In addition, there is also a need for superabsorbent polymer materials that have increased permeability characteristics as well as increased affinity to thermoplastic fibers, such as polyolefins for example, while retaining other characteristics such as adequate absorption and retention. Permeability is a measure of the effective connectedness of a porous structure, be it a mat of fiber or a slab of foam or, in this case, crosslinked polymers and may be specified in terms of the void fraction and extent of connectedness of the superabsorbent polymer material. Gel permeability is a property of the mass of particles as a whole and is related to particle size distribution, particle shape, and the connectedness of the open pores, shear modulus and surface modification of the swollen gel. In practical terms, the permeability of the superabsorbent polymer material is a measure of how rapidly liquid flows through the mass of swollen particles. Low permeability indicates that liquid cannot flow readily through the superabsorbent polymer material, which is generally referred to as gel blocking, and that any forced flow of liquid (such as a second application of urine during use of the diaper) must take an alternate path (e.g., diaper leakage). Therefore, there is a desire for an absorbent article which exhibits increased permeability characteristics.

To obtain a superabsorbent polymer material with high gel strength, the degree of crosslinking of the polymer may be increased, which necessarily results in a reduction in the swellability and the retention capacity. To achieve the increased permeabilities needed in extremely thin, next generation-type articles with low fiber content, current art has taught to increase the amount of crosslinking. However the absorption and retention values of the superabsorbent polymer material are reduced to undesirably low levels. It is an important goal of the art of making superabsorbent polymer material to develop a composition having a high absorption and retention capacity for liquid in the after-surface crosslinking stage and increased permeability properties. It has been found that by using new surface modifications to the superabsorbent polymer particles, results of higher permeabilities without the undesirable associated low absorption values are achieved.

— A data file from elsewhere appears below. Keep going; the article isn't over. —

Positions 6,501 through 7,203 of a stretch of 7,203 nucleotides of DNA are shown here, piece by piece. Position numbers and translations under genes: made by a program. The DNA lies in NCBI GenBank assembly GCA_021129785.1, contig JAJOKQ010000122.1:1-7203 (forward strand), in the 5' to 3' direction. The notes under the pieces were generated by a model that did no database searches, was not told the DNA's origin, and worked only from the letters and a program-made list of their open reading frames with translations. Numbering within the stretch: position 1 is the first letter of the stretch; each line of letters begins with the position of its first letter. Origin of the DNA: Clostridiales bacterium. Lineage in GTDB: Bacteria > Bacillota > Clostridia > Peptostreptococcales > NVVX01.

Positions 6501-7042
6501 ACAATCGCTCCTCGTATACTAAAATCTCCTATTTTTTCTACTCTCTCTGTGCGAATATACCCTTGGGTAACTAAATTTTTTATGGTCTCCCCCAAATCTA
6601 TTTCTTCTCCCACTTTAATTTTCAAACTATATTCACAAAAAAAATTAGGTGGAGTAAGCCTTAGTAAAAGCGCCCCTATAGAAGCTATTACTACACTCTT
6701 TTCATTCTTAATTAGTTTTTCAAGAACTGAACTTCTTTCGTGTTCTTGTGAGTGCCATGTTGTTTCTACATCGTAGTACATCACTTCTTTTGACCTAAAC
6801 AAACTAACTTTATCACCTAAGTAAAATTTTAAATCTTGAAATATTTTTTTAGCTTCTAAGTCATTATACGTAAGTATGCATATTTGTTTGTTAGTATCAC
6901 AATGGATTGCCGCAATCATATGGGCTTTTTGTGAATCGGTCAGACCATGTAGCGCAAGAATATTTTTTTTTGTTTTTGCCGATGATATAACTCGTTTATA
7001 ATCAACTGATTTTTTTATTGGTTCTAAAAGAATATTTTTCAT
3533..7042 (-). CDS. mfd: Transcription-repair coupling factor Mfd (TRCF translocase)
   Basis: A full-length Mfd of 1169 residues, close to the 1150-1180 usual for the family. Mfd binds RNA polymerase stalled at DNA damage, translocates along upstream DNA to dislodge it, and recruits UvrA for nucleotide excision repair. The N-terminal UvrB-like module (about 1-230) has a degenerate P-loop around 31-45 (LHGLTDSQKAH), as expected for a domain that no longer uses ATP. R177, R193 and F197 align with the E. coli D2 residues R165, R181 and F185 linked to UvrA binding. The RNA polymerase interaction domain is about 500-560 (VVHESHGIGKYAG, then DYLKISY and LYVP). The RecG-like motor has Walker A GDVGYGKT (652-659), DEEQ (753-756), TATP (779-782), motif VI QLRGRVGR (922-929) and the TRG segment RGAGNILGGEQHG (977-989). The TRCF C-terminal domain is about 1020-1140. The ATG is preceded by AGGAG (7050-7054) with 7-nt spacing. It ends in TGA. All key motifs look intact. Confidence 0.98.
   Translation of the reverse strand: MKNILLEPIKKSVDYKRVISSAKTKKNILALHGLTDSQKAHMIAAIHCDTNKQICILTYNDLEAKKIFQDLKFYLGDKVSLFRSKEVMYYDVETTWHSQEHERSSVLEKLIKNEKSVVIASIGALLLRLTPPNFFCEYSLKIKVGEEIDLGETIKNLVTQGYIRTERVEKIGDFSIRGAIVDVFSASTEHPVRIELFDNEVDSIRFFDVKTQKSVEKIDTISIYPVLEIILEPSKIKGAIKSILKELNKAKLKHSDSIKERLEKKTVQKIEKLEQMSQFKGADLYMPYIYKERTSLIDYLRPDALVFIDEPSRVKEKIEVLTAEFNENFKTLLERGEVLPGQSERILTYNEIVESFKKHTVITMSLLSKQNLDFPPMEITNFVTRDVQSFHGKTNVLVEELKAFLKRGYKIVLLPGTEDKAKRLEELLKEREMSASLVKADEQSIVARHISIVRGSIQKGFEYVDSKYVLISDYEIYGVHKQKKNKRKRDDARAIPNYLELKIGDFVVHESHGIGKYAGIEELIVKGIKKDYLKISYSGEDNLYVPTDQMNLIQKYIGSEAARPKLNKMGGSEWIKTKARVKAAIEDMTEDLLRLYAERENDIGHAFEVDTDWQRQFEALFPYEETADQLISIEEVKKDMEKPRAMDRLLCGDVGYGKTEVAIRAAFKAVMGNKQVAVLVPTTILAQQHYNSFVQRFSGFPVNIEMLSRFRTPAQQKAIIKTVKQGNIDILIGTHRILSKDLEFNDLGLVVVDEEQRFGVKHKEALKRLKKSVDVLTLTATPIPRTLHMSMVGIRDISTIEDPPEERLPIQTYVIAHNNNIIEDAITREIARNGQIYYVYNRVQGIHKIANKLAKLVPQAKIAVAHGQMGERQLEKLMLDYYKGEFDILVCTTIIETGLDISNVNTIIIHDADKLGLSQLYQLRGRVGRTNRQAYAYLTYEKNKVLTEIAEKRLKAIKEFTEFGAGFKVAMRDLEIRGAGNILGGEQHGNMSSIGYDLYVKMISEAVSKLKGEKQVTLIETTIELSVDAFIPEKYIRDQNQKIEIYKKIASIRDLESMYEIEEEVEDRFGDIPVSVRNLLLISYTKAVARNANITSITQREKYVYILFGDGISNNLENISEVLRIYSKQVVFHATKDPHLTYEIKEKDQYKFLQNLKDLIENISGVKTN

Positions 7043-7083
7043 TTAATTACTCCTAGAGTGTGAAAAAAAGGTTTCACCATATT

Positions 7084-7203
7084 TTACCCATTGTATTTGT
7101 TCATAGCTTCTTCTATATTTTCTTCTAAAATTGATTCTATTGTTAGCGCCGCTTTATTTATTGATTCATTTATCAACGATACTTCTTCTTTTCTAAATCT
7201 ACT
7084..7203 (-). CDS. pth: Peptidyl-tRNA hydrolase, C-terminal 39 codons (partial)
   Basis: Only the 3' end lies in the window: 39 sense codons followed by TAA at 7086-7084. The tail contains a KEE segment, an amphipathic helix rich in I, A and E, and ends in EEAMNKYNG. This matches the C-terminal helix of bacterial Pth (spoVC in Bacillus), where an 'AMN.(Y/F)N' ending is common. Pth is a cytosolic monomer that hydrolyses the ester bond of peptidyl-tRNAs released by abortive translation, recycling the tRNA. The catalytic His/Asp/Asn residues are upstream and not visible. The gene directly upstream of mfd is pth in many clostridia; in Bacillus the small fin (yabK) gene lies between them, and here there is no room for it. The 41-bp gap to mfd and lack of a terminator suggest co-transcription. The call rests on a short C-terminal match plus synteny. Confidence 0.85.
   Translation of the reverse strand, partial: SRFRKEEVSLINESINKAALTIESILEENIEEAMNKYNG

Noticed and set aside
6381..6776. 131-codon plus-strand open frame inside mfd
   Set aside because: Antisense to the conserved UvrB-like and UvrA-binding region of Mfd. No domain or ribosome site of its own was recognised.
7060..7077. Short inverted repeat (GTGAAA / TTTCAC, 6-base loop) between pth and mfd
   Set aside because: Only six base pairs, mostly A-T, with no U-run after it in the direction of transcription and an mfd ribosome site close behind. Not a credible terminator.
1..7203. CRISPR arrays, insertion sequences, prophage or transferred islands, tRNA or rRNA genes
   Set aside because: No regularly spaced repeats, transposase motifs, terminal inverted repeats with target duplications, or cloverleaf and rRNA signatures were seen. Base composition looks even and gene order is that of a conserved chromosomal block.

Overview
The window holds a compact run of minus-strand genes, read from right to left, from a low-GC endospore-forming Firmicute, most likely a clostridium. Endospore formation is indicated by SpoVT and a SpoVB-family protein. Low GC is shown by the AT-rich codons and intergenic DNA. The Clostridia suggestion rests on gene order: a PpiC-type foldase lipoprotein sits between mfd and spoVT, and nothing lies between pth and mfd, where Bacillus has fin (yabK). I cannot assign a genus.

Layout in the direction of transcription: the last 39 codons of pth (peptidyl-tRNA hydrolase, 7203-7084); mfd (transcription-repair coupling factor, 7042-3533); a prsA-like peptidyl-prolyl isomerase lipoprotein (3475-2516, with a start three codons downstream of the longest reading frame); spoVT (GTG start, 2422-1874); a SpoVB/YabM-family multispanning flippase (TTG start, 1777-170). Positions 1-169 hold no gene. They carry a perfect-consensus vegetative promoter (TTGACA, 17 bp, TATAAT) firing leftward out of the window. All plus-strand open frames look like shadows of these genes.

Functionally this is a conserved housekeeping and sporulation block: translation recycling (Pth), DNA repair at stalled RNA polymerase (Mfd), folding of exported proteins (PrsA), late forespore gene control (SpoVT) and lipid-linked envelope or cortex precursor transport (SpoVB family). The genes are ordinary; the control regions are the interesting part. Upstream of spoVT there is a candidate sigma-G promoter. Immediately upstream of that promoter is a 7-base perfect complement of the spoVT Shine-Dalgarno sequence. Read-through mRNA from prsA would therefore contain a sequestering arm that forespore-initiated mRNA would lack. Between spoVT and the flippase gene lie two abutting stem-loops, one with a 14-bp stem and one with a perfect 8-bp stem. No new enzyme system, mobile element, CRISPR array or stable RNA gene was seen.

Additionally, increasing the performance of one absorbent property of an absorbent article can often result in an adverse effect on other absorbent properties. For example, an increase in fluid intake rate can often result in a decrease in capacity. While an increase in fluid intake rate is generally desirable, a corresponding decrease in capacity is generally undesirable. Therefore, there is an additional desire for an absorbent article which exhibits an improved fluid intake rate without adversely affecting other absorbent properties, such as capacity. Furthermore, there is a desire to accomplish such an improvement without resorting to complex, capital-intensive absorbent fabrication processes or additional non-absorbent binder fiber components. Such means should be compatible with conventional, low cost, efficient air-forming equipment that is widely used in the industry and integrated in the absorbent article manufacturing process.

SUMMARY

In response to the needs discussed above, an absorbent core of the present invention comprises a substrate and a superabsorbent polymer material. The superabsorbent material comprises from about 55 to about 99.9% by weight of a polymerizable unsaturated acid group containing monomer, based on the weight of the superabsorbent polymer. The superabsorbent polymer material also comprises from about 0.001 to about 5% by weight of internal crosslinking agent, based on the weight of the polymerizable unsaturated acid group containing monomer. The polymerizable unsaturated acid group containing monomer and the internal crosslinking agent are polymerized and prepared into the superabsorbent polymer material.